Thursday, 21 September 2023
SportsIndia could change its name to "Bharat"; official G20 invitation sparks...

India could change its name to “Bharat”; official G20 invitation sparks controversy

NEW DELHI (AP) — The government of Prime Minister Narendra Modi has replaced India with the Sanskrit name “Bharat” on dinner invitations during this week’s Group of 20 summit, a decision reflecting the efforts of his Hindu nationalist party to erase names that he considers to belong to the colonial past.

The invitation to G20 attendees calls President Droupadi Murmu “President of Bharat” rather than “President of India.” The nation of 1.4 billion people officially has both names, but India is the most used, both in the country and in the world.

Bharat is a Sanskrit word that many historians believe dates back to ancient Hindu texts. The term means India in Hindi language.

The nomenclature change has the support of leaders of Modi’s Bharativa Janata Party, who maintain that the name India was introduced by British colonialists and is a “symbol of slavery.” Great Britain was the ruling power for about 200 years, until India achieved independence in 1947.

“It is a new blow to the slave mentality,” said the main elected official of the state of Uttarakhand, Pushkar Singh Dhami, on the social network X, formerly Twitter. Dhami, a ruling party leader, reproduced the dinner invitation in his message.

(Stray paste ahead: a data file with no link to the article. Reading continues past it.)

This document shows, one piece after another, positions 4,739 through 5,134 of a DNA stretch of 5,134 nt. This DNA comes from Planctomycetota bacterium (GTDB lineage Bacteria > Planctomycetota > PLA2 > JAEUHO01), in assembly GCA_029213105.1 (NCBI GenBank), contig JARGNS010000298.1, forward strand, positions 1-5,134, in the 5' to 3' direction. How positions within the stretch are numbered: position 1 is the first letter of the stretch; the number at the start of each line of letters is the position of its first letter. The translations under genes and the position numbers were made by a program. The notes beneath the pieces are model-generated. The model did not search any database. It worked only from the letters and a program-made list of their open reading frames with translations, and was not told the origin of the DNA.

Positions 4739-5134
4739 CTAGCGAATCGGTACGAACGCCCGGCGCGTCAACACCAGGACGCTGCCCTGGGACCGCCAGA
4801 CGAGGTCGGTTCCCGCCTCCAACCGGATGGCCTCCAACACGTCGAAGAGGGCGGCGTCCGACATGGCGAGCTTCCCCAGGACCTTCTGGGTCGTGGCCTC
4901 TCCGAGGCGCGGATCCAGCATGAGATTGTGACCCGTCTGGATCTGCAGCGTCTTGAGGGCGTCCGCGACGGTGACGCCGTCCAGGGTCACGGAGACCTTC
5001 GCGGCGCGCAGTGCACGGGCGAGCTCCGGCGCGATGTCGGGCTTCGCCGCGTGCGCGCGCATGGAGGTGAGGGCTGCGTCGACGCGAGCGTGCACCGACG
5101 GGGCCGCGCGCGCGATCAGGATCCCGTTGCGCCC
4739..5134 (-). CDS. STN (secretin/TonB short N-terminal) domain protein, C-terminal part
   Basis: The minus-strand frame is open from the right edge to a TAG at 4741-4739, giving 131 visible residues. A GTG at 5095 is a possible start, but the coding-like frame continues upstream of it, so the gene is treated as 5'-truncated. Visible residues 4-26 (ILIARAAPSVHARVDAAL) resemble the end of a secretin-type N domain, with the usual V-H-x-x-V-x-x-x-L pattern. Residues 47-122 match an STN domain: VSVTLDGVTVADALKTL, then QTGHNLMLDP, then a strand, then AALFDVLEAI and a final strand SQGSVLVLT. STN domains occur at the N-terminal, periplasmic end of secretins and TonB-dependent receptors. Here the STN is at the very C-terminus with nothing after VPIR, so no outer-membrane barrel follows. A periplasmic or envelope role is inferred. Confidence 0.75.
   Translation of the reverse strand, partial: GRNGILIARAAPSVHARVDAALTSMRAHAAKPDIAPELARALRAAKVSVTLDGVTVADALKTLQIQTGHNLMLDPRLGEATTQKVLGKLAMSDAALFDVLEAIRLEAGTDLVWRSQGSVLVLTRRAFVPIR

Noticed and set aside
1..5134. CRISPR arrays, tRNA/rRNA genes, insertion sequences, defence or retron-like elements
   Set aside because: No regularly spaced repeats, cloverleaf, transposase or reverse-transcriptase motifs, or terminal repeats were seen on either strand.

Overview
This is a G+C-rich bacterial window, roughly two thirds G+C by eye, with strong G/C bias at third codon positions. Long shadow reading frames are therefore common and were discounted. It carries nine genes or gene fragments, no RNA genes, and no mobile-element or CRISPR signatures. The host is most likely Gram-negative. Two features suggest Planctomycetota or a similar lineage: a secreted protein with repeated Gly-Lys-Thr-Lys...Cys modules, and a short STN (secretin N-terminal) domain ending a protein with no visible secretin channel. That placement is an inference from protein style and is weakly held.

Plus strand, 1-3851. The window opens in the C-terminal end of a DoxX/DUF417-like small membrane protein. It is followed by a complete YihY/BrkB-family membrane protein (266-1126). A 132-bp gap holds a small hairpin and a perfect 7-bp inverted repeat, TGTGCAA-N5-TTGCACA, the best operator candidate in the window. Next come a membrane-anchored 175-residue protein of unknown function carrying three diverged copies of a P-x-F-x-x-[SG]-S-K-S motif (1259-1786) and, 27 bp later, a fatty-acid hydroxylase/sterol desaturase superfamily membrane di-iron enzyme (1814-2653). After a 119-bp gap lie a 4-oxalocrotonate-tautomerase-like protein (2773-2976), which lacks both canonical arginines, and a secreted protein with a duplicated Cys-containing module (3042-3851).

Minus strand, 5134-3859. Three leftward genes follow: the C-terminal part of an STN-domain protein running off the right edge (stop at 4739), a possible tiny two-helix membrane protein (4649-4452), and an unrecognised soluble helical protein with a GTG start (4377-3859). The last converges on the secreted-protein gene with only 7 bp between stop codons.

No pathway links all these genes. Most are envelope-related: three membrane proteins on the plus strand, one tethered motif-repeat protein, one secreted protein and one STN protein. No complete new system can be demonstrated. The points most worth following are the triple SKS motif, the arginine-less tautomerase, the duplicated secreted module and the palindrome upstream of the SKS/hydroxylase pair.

Modi’s party has long worked to erase names associated with the Mughal and colonial past.

In 2015, the name of New Delhi’s famous Aurangzeb Street, named after a Mughal king, was changed to Doctor APJ Abdul Kalam due to protests from Modi’s party. Last year, an avenue in the heart of the capital where ceremonial parades are held was renamed.

Opposition parties criticized the change of the country’s name.

“While there is no constitutional objection to calling India ‘Bharat’, which is one of the two official names of the country, I hope that the government will not be so foolish as to completely dispense with ‘India’, which has a value of incalculable mark accumulated over centuries,” said opposition leader Shashi Tharoor in X.

Tharoor said Indians should “continue using the two words, rather than give up a name of historical resonance, a name recognized throughout the world.”

The disputes over “India” against “Bharat” have gained ground since opposition parties announced in July a new alliance – called INDIA – to dethrone Modi and his party in the 2024 elections. It is the acronym for Indian National Developmental Inclusive Alliance, or Indian National Inclusive Alliance for Development.

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